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The Correct Way to Interview Donald Trump or Argue with Any Difficult Person

Watching a journalist interview Donald Trump is a lesson in psychology, regardless of your political viewpoint. Trump exhibits a complete lack of accountability for his behaviors, the key attribute of what I call “Other-Blamers” in my new “Self-Acceptance Psychology.” Because he is filled with self-shame and feelings of inadequacy, he has learned to develop some successful ways of managing (avoiding) additional shame.

One tactic of Other-Blamers is what I like to call “zigzag” arguing — a visual description that helps people recognize it when it shows up.

Other-Blamers like Trump have great difficulty admitting they are wrong or acquiescing to any fault. So when challenged with an irrefutable fact, they change the subject. They zig-zag to Topic 2 with such speed, ease and poise that the questioner is often pulled unwittingly right along in this scheme. Suddenly the argument is about Topic 2, rather than Topic 1. Success for the Other-Blamer! He gets to distract from his real misbehavior and escapes from the shaming experience of being held accountable. Sometimes this zigzagging can go on for dozens of topics.

I am amazed at the number of national journalists who do not recognize this behavior and do not immediately stop the zig and address it:  “No, we’re not going to talk about Topic 2. I asked you about Topic 1. Why did you do Topic 1?” And when Trump or any Other-Blamer inevitably changes the topic again, the questioner should doggedly but calmly return to Topic 1 and point out the zigzag behavior directly: “I notice you changed the subject — again. It seems you are uncomfortable addressing Topic 1. We need to address Topic 1, so that’s what you’re going to do.”

Many submissive, placating people come into therapy feeling they are “crazy” and taking on all the fault for relationship problems. These “Self-Blamers” are clearly in relationship with an “Other-Blamer” who blames, makes excuses for his behavior, deflects, denies, and zigzags, to the point where the partner loses a sense of reality and starts to assume she is the one who is incorrect, at fault, and even a bit nuts.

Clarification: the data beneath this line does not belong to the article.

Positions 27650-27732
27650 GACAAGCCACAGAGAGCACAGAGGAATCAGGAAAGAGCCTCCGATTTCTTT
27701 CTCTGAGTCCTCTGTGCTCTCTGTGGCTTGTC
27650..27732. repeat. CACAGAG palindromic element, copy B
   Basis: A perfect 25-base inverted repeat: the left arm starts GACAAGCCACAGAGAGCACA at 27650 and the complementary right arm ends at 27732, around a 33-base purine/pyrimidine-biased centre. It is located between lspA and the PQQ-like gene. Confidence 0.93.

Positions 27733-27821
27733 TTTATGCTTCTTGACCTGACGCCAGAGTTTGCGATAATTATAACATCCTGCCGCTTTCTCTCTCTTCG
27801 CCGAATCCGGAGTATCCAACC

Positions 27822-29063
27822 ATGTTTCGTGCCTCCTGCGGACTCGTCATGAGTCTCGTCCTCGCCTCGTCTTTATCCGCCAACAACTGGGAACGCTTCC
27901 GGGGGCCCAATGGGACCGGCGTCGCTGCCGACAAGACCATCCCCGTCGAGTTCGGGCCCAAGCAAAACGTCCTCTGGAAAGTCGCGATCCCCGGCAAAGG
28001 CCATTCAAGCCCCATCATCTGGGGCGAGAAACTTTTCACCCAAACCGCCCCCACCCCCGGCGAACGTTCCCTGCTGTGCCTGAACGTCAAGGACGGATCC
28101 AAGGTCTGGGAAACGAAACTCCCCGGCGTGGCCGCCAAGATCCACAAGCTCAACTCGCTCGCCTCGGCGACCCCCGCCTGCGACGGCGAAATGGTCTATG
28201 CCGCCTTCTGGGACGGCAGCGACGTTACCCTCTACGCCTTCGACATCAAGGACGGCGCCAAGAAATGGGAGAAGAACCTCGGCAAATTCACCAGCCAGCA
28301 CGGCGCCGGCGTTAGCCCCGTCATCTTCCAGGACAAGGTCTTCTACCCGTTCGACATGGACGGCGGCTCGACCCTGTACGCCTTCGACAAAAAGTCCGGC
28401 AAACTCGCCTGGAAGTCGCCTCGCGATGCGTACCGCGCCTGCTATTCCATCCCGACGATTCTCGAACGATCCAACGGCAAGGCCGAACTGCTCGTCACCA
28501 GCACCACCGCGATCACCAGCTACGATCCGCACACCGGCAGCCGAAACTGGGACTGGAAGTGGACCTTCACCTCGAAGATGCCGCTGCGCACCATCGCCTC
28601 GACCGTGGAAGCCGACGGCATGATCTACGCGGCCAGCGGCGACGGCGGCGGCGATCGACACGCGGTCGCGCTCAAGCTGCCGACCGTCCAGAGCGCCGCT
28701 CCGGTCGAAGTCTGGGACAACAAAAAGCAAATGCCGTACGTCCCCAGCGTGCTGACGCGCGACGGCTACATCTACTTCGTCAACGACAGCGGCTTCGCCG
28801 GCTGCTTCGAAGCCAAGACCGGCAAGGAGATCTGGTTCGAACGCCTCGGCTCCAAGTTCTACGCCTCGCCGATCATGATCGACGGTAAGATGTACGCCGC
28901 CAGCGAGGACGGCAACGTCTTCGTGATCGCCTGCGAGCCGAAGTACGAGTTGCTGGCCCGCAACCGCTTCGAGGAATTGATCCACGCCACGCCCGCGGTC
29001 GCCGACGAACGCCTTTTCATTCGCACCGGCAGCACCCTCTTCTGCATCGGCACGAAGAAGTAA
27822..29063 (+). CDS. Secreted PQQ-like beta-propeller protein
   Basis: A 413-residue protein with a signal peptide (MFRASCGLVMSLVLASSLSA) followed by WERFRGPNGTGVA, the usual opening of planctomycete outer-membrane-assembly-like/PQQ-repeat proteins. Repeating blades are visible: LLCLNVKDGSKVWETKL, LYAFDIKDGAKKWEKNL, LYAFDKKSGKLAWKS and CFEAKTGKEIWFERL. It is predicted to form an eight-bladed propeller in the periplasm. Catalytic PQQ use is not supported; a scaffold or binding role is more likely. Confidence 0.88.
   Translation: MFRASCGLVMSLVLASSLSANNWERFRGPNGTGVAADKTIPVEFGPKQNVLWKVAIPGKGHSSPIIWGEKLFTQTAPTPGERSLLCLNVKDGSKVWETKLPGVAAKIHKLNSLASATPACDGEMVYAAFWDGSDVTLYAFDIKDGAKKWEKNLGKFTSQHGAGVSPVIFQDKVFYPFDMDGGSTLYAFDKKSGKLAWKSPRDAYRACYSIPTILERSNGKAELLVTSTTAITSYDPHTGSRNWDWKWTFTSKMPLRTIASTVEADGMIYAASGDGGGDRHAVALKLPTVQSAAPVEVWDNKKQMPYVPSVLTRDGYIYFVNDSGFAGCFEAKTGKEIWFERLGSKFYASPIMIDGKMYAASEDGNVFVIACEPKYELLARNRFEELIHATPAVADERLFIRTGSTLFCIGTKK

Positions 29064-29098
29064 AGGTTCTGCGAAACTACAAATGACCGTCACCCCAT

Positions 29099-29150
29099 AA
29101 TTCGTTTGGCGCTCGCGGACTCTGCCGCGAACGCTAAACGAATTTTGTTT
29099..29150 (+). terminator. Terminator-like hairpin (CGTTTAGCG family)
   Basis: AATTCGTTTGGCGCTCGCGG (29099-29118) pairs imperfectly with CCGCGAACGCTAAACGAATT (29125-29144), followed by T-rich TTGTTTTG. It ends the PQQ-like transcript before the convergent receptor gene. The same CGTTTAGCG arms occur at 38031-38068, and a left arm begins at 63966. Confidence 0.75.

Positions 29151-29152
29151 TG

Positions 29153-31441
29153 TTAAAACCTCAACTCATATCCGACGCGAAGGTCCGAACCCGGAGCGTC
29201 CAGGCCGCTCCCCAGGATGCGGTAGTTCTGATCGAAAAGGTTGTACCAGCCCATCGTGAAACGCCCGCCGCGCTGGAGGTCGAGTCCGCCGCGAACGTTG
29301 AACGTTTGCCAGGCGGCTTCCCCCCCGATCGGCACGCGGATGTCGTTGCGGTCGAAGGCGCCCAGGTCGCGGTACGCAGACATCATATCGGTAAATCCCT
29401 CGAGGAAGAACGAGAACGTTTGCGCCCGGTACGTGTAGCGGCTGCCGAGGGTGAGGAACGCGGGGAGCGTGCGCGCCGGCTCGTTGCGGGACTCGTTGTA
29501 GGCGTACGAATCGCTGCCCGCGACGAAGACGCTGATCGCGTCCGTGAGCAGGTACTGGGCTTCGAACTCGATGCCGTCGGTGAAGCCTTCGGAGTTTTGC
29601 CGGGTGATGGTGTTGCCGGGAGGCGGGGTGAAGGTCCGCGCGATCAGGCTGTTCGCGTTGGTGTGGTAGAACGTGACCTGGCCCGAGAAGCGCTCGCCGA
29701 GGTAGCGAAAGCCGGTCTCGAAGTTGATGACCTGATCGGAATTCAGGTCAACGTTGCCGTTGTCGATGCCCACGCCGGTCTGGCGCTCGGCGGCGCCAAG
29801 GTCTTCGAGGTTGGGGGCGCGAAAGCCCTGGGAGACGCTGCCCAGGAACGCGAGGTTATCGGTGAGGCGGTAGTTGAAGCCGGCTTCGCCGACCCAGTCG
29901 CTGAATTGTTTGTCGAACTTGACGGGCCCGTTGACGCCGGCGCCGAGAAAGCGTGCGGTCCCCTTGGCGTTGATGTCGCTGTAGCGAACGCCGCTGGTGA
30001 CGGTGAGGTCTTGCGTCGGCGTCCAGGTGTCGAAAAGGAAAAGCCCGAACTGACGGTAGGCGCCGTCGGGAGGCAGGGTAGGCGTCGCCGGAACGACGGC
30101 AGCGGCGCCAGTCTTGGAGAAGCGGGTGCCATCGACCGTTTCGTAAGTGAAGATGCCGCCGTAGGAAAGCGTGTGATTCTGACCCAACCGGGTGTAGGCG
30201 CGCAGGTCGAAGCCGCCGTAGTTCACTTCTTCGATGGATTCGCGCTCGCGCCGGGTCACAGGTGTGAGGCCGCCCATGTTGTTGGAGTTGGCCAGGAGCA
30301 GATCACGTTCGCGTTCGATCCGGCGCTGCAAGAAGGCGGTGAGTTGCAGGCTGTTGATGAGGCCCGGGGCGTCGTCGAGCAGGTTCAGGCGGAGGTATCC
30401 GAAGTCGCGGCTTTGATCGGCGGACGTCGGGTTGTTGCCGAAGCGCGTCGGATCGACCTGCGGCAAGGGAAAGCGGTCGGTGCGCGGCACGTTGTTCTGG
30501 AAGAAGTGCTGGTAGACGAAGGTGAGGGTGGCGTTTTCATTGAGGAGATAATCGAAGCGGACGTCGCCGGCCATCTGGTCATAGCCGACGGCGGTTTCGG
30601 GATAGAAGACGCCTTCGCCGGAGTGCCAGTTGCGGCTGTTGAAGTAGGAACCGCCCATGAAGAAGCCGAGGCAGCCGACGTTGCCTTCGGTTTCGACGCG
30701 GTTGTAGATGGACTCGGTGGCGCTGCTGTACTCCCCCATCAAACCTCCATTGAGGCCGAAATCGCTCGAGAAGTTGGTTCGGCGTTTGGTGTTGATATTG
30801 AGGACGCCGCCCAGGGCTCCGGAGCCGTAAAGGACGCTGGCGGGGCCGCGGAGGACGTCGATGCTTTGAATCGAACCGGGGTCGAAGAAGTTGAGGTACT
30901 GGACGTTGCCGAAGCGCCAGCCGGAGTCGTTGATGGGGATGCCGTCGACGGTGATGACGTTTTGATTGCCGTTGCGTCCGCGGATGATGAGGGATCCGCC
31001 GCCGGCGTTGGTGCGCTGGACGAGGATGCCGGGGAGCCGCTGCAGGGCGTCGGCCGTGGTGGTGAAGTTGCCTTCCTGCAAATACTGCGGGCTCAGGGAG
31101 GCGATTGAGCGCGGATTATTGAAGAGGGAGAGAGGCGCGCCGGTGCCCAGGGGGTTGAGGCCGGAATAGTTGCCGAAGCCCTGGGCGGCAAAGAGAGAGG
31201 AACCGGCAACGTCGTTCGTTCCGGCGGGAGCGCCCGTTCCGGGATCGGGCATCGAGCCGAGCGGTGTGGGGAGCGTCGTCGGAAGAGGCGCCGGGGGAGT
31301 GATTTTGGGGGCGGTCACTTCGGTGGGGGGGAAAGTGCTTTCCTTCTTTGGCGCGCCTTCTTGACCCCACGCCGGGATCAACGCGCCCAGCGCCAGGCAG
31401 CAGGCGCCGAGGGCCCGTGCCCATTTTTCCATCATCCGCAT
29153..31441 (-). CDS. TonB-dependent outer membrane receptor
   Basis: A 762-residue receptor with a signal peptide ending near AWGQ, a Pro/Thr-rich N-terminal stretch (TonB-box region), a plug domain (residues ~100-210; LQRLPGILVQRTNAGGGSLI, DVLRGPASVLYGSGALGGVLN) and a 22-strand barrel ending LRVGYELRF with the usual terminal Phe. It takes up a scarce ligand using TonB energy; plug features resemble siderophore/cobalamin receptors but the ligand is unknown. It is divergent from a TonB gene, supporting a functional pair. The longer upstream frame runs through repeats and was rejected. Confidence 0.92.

I personally experienced this deflect and distract style of arguing hundreds of times with my second husband, so I know it can be quite confusing. I was left emotionally exhausted and bewildered after many arguments, and my Self-Blaming patterns became more entrenched. My father and sister also have excellent skills at Other-Blaming and zigzag arguing, so I experienced this behavior throughout my childhood and early adulthood.

As I have experienced, the lack of any factual basis to their arguments does not stop Other-Blamers. This can be disturbing to many people who do like to base their arguments on some sort of reality! Don’t be unhinged by the lies.  Recognize that this lack of factual basis is exactly the problem — and then address it.

In therapy, I educate the Self-Blamers on the behavior of the Other-Blamer, especially the tactic of zigzag arguing. It takes mindfulness, calm and self-discipline not to get pulled down the rabbit hole of zigzag arguing. But it can be very productive — although the Other-Blamer will not like it one bit. That strategy has served him very well throughout his life and he will not enjoy being called out on his behavior.

As is proven on TV news on a daily basis, Trump behaves this way very, very frequently. But I suspect he also behaves this way in personal and business relationships. His extreme feelings of inadequacy mean that he is unable and unwilling to be humble, accountable, and admit fault, even when the facts all say he is wrong.

The key to fixing this behavior is to develop self-acceptance, so that you can tolerate shame in a healthy manner without Other-Blaming tactics.

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